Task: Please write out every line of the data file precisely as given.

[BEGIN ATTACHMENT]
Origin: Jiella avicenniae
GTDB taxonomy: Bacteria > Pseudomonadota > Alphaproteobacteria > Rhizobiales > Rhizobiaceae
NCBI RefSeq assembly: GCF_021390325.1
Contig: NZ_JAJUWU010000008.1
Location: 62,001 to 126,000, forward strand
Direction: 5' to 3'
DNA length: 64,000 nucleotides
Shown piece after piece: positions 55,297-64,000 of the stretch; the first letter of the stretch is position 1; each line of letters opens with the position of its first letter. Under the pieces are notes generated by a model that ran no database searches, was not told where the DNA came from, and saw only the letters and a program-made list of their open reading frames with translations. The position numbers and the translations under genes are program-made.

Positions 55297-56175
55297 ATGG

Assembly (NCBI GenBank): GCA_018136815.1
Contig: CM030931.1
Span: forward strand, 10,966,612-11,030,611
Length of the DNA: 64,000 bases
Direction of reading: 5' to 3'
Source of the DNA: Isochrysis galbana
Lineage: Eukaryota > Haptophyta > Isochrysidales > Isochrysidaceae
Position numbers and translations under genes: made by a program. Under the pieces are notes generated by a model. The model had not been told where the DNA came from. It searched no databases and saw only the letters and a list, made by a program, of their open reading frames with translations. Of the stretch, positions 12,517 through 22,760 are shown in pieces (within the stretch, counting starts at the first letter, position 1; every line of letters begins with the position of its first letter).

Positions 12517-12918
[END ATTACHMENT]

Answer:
Origin: Jiella avicenniae
GTDB taxonomy: Bacteria > Pseudomonadota > Alphaproteobacteria > Rhizobiales > Rhizobiaceae
NCBI RefSeq assembly: GCF_021390325.1
Contig: NZ_JAJUWU010000008.1
Location: 62,001 to 126,000, forward strand
Direction: 5' to 3'
DNA length: 64,000 nucleotides
Shown piece after piece: positions 55,297-64,000 of the stretch; the first letter of the stretch is position 1; each line of letters opens with the position of its first letter. Under the pieces are notes generated by a model that ran no database searches, was not told where the DNA came from, and saw only the letters and a program-made list of their open reading frames with translations. The position numbers and the translations under genes are program-made.

Positions 55297-56175
55297 ATGG

Assembly (NCBI GenBank): GCA_018136815.1
Contig: CM030931.1
Span: forward strand, 10,966,612-11,030,611
Length of the DNA: 64,000 bases
Direction of reading: 5' to 3'
Source of the DNA: Isochrysis galbana
Lineage: Eukaryota > Haptophyta > Isochrysidales > Isochrysidaceae
Position numbers and translations under genes: made by a program. Under the pieces are notes generated by a model. The model had not been told where the DNA came from. It searched no databases and saw only the letters and a list, made by a program, of their open reading frames with translations. Of the stretch, positions 12,517 through 22,760 are shown in pieces (within the stretch, counting starts at the first letter, position 1; every line of letters begins with the position of its first letter).

Positions 12517-12918